This is very rare with standard doses of EC but may occasionally occur with high-dose treatment. The muscle of the heart may be affected, usually temporarily. Tests to see how well your heart is working may be carried out before the drug is given, and sometimes before each treatment.
It’s important to let your doctor know straight away if you feel unwell or have any severe side effects, even if they’re not mentioned above.
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Effects when treatment is given Some people have hot flushes, dizziness, a strange taste and a feeling of having a blocked nose when cyclophosphamide is being given. If you have any of these symptoms, ask the doctor or nurse to slow down the drip, as this should reduce them.
Risk of developing a blood clot
Cancer can increase the risk of developing a blood clot (thrombosis), and chemotherapy may increase this risk further.
A blood clot may cause symptoms such as pain, redness and swelling in a leg, or breathlessness and chest pain. Blood clots can be very serious, so it’s important to tell your doctor straight away if you notice any of these symptoms. Most clots can be treated with drugs that thin the blood. The doctor or nurse can give you more information.
Some medicines, including those you can buy in a shop or chemist, can be harmful to take when you're having chemotherapy. Tell your doctor about any medicines you're taking, including over-the-counter drugs, complementary therapies and herbal drugs.
Leakage into the tissue around the vein (extravasation)
If this happens when epirubicin is being given, the tissue in that area can become damaged. Tell the doctor or nurse immediately if you notice any stinging or burning around the vein while the drug is being given. This is unlikely to happen if the chemotherapy is given through a central or PICC line.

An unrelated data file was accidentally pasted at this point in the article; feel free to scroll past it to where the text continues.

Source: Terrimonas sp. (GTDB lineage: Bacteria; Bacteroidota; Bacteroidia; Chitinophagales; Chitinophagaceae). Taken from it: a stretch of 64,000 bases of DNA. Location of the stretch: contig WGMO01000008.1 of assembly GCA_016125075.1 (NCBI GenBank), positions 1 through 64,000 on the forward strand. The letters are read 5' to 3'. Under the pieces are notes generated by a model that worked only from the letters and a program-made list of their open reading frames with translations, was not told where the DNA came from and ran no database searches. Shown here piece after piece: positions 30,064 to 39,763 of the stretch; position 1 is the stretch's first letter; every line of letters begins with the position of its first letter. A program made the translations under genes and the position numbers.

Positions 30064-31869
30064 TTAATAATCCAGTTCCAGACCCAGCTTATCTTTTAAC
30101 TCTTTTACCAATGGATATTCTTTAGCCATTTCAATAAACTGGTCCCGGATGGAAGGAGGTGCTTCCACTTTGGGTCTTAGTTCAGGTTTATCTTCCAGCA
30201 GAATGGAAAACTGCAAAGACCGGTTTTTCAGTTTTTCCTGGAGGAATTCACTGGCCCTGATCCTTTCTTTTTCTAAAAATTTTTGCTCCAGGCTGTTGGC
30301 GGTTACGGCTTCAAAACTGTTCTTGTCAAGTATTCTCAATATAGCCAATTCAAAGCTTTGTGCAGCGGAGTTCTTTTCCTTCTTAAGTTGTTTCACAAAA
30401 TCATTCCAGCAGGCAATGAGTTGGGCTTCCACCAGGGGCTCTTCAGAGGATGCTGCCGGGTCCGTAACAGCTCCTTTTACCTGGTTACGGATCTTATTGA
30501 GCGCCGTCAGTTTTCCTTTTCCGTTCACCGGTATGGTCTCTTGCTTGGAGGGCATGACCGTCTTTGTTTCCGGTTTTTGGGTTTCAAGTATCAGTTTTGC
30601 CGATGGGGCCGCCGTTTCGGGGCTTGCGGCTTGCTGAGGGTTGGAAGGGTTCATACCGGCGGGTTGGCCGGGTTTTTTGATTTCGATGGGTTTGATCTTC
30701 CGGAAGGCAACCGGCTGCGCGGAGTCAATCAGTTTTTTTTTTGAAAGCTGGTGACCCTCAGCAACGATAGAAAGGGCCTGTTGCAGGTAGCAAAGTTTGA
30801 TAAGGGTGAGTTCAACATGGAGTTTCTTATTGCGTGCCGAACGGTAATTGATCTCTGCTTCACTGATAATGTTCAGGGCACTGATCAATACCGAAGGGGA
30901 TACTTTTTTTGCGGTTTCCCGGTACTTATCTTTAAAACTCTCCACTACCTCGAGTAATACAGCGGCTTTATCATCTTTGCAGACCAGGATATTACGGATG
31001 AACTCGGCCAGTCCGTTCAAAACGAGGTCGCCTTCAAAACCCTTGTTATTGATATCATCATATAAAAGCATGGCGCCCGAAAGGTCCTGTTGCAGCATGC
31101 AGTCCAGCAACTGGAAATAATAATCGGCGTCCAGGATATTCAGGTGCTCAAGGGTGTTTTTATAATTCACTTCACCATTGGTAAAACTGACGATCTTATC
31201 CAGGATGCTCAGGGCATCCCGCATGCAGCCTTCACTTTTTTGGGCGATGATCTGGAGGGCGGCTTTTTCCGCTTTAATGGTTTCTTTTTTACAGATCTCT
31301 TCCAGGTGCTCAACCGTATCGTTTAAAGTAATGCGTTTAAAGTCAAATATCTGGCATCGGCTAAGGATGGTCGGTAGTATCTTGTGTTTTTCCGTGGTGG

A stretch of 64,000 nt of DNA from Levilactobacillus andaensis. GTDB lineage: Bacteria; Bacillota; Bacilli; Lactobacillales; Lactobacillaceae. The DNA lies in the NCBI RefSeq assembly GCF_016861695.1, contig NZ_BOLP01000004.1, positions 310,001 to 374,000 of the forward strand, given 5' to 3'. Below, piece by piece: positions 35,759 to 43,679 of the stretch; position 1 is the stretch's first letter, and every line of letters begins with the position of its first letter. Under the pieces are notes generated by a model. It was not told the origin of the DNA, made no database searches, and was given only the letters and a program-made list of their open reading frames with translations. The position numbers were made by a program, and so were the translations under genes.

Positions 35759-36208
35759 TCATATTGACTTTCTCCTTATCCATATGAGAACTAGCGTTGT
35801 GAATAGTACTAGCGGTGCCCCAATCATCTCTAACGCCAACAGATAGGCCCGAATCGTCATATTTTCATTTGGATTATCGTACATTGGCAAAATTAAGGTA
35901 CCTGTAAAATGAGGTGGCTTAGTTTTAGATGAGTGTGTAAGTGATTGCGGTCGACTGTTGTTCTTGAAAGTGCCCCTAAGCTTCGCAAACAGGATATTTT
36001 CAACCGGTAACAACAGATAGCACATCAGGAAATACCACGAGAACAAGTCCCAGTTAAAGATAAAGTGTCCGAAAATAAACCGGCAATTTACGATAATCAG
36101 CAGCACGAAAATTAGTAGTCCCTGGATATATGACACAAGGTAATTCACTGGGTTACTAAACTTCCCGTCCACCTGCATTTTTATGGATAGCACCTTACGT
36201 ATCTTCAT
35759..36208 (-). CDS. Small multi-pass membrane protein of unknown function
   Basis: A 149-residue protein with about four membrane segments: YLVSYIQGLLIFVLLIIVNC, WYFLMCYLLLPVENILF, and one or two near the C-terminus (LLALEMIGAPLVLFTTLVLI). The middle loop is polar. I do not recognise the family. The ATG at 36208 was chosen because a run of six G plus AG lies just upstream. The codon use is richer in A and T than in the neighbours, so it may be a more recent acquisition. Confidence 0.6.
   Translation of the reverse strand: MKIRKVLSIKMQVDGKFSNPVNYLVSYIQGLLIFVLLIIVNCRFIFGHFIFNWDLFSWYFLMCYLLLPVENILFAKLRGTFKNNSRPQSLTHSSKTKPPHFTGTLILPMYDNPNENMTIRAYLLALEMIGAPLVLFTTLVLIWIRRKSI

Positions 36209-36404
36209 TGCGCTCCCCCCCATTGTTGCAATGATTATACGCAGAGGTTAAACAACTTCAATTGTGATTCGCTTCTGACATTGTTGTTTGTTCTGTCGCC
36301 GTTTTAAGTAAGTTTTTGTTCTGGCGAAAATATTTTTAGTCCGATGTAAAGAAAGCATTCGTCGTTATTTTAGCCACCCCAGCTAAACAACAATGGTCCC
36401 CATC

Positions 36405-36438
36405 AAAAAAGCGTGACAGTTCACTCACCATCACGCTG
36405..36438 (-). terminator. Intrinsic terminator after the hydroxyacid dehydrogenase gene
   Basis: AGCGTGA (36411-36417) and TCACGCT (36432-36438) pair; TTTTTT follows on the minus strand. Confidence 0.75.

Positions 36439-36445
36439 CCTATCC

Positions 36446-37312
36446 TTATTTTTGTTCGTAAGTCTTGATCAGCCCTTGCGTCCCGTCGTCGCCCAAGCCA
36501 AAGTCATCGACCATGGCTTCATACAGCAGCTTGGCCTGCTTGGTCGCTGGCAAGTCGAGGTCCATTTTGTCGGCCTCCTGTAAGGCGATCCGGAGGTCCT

If the area around the injection site becomes red or swollen at any time, you should tell the doctor or nurse on the ward. If you're at home, ring the clinic or ward and ask to speak to the doctor or nurse.
Your ability to become pregnant or father a child may be affected by having this treatment. It's important to discuss fertility with your doctor before starting treatment.
It's not advisable to become pregnant or father a child while having EC, as it may harm the developing baby. It’s important to use effective contraception while having this chemotherapy, and for at least a few months afterwards. You can discuss this with your doctor.
It’s not known whether chemotherapy drugs can be present in semen or vaginal fluids. To protect your partner, it’s safest to either avoid sex or use a barrier form of contraception for about 48 hours after chemotherapy.
Loss of periods in women
Due to the effect of chemotherapy on the ovaries, women may find that their periods become irregular and may eventually stop. In some women this may be temporary, but for others it will be permanent. This will result in menopausal symptoms, such as hot flushes, sweats and vaginal dryness.
There's a potential risk that chemotherapy drugs may be present in breast milk. Women are advised not to breastfeed during chemotherapy and for a few months afterwards.
If you’re admitted to hospital for a reason not related to the cancer, it’s important to tell the doctors and nurses looking after you that you're having chemotherapy treatment. You should tell them the name of your cancer specialist so that they can ask for advice.
It’s a good idea to know who you should contact if you have any problems or troublesome side effects when you’re at home. Your chemotherapy nurse or doctor will give you details of who to contact for advice. This should include ‘out-of hours’ contact details if you need to call someone at evenings, overnight or at the weekend.
This section is based upon our EC chemotherapy fact sheet, which has been compiled using information from a number of reliable sources including:
Sweetman, et al. Martindale: The Complete Drug Reference. 37th edition. 2011. Pharmaceutical Press.
British National Formulary. 62nd edition. 2011. British Medical Association and Royal Pharmaceutical Society of Great Britain.
electronic Medicines Compendium (EMC). (accessed October 2011).
Perry MC. The Chemotherapy Source Book. 4th edition. 2007. Lippincott Williams and Wilkins.